Drone spraying

By James Hoorman, Hoorman Soil Health Services

Aerial Drones are being used in agriculture.  Alan Leininger, OSU Extension Educator, Henry County is doing agricultural research on drone applications.  Drones have several advantages over ground-based spray equipment. 

First, they economically apply small rates of spray (herbicides, insecticides, fungicides, nutrients), seed (small seeded cover crops) and are battery operated.  Second, they fly in the air, so there is no soil compaction.  They extend the application season.  If it is too wet, applicators can still spray.  There is no wheel damage to standing crops.  Applicators can precision apply product at the ideal time during the growing season to address a nutrient or pest problem.  Drones are also autonomous meaning they fly themselves on a set pattern.  Humans still have to be present for fill ups and to trouble shoot problems (low flying planes, helicopters, towers, telephone lines, tree, etc).

There are several different kinds of drones with various prices.  Avoid buying cheap drones on the internet.  Most have to be flown manually and have low quality.  They may be alright for aerial pictures, but they have little power for product application.  The DJI drone holds up to 10 gallons, has a 36-foot swath, and can apply material at 2 gallons/acre (gpa) or 52 acres/hour (aph).  The cost is around $20,000 to $40,000.  Hylio drones (AG272) have a larger capacity (18 gallons) 40-foot swath, 2 gpa and 50 aph.  They cost more at around $55,000 to $75,000.  The Hylio is quite large, similar in size to about 2-4 long tables. The XAG is a much smaller drone often used with a spreader box to spread cover crop seed. 

Drones cannot be used for all pesticides due to label restrictions.  Glyphosate (Roundup) needs a minimum of 3 gpa of water.  Liberty needs 10 gallons water, and some fungicides and insecticides need more water to spread the product.  Drones are prohibited from spraying the following products: Enlist, Acuron (Atrazine), Harness Extra, Xtend Max (Dicamba).  The pesticide label is the law, so until these labels are changed, drones use is at least limited or prohibited on these products.  For this reason, ground-driven application equipment will still be needed to apply these products. 

Using a drone requires several certifications.  First the FAA (Federal Aviation Administration) requires a Part 107 pilot license to fly commercial drones.  Recreational drones do not need this license.  Part 137 is required to aerial apply pesticides, similar to crop dusters.  It takes longer to get the certifications than it does to learn to fly a drone which may only take 1-2 days. Drones are limited to flying only 400 feet high but usually operate at 20-40 feet above the crop canopy.  Drones do not have the right of way and have to yield (get on the ground) when airplanes or helicopters, etc. are in the vicinity.   According to the USDA, drone pesticide applicators need a commercial pesticide license (Category 1).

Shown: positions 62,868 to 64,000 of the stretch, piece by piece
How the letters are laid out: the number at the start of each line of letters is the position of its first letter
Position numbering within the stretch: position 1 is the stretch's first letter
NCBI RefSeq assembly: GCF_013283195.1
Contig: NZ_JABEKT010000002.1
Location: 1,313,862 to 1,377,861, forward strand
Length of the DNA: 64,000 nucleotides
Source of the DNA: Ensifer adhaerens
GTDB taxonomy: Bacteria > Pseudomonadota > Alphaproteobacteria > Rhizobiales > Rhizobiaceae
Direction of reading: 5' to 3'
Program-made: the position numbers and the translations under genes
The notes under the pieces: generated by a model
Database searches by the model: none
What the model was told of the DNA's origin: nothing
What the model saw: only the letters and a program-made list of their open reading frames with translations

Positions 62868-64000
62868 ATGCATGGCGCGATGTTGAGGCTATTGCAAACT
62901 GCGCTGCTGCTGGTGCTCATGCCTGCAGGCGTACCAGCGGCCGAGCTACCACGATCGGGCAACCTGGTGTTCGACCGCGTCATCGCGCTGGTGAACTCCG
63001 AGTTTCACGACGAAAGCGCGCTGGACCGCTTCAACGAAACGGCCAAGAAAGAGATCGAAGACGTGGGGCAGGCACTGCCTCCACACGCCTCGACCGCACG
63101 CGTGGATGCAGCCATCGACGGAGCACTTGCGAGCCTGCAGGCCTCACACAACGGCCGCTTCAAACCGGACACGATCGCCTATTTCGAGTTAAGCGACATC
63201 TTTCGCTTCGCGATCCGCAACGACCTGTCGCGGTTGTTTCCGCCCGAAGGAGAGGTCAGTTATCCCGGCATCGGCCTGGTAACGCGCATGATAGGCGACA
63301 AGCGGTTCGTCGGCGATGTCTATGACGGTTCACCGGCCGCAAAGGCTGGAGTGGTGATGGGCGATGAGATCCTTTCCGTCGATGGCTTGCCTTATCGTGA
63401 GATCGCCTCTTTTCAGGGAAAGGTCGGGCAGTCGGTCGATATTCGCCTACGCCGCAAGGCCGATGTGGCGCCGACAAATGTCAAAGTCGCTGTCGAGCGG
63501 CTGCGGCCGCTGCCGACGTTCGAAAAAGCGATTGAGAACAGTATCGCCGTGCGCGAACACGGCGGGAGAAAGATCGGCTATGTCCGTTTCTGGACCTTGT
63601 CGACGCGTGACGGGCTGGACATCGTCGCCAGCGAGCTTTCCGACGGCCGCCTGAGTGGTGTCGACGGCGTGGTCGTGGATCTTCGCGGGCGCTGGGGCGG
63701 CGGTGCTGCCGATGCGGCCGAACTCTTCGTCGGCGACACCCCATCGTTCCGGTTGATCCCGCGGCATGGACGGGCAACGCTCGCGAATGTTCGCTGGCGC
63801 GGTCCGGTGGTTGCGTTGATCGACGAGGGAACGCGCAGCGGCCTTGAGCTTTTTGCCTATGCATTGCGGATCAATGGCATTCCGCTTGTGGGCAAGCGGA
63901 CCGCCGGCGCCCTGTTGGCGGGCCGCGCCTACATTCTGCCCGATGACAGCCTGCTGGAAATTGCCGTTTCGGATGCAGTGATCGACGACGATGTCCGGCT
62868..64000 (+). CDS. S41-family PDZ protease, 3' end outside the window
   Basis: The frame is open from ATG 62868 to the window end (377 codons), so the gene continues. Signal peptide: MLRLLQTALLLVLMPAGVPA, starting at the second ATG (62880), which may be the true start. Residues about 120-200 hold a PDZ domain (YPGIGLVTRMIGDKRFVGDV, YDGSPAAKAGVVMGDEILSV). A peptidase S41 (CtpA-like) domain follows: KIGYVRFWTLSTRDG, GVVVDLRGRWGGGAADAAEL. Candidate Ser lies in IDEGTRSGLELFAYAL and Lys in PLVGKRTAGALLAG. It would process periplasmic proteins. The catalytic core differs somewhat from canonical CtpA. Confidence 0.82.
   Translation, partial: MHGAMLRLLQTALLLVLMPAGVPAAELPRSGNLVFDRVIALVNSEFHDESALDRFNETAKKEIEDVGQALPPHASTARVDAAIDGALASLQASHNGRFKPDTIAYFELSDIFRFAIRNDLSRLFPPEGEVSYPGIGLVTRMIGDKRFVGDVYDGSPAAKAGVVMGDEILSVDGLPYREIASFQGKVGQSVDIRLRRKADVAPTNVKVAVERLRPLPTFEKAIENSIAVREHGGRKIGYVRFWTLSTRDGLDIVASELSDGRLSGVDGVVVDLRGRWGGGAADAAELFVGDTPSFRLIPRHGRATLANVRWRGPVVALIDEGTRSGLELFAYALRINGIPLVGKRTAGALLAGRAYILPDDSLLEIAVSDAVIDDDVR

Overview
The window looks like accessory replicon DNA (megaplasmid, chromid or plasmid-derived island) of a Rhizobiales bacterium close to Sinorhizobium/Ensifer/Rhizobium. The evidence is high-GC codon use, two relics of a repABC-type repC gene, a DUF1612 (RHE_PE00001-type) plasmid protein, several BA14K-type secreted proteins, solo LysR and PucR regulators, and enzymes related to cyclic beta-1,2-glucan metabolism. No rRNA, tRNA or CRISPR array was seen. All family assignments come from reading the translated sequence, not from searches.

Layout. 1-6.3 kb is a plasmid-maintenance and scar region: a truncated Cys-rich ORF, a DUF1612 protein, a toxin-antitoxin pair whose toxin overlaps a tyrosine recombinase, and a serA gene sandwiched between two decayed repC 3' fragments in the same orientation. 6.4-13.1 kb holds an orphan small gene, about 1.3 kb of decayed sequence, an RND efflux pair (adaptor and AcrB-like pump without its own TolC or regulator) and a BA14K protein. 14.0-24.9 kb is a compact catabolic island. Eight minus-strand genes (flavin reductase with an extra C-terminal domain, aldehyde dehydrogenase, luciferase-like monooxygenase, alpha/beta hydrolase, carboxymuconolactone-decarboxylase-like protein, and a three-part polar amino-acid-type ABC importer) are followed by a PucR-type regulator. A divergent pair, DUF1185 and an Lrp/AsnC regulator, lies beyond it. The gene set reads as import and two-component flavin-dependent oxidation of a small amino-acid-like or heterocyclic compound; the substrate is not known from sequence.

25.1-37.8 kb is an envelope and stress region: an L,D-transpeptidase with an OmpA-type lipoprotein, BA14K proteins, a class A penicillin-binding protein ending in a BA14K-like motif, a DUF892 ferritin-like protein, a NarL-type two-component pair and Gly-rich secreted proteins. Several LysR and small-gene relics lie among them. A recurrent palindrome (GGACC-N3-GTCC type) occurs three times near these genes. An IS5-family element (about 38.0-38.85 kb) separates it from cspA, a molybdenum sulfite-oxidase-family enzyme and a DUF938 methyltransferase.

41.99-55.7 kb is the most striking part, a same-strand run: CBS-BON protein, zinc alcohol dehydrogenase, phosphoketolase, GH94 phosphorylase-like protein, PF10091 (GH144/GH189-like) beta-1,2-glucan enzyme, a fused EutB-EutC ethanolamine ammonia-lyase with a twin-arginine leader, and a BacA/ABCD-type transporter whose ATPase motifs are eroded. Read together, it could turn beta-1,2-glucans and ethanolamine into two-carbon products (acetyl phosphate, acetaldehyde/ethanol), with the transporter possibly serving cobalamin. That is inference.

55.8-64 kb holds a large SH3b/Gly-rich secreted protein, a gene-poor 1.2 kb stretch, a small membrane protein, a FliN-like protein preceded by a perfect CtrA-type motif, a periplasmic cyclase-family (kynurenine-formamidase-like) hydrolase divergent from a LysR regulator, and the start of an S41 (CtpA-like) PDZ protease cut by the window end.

As a general rule, drones must weigh less than 55 pounds.  A small drone typically weighs 24# plus 2 gallons of water (17#) so they are under.  If you have a larger payload (10-18 gallons of water) plus the drone weight, you need a special exemption which will cost more money.  Another rule, all drones must maintain a line of sight by the operator.  They may be self-flying, but the operator is responsible for watching for incoming flying traffic or any other problems that may occur.  Drones are restricted from flying near airports (Class B, C, D) or within the boundaries of air traffic control.  Most small county airports are exempt, but you still have to land the drone if a plane or helicopter flies in.  Generally, drones cannot be operated above 15 mph wind speed which is similar to ground-spray equipment.  Most drones can stay on course at 5-10 mph but operate the best at 0-5 mph wind speed.

Alan Leininger has done some research on spray effectiveness using drones.  Turbo Jet spray tips spraying 2-2.5 gpa had less variation and more consistent coverage, but the spray droplets were smaller.  Air Induction nozzles had larger droplet size but wider variation in spray coverage.  When compared to over-the-top boom sprayers (ground driven), both had similar results on fungicide application and control.  Drones often move the canopy when they fly over tasseled corn, which helps move the product down into the leaves, but it may not be consistent across the whole spraying swath. Most drones need at least 4 batteries that last 12 minutes in flight before being replaced.  Larger drones need more batteries. There needs to be much more research done on drones, but they are here to stay. Except more relaxed restrictions and larger payloads in the future.         

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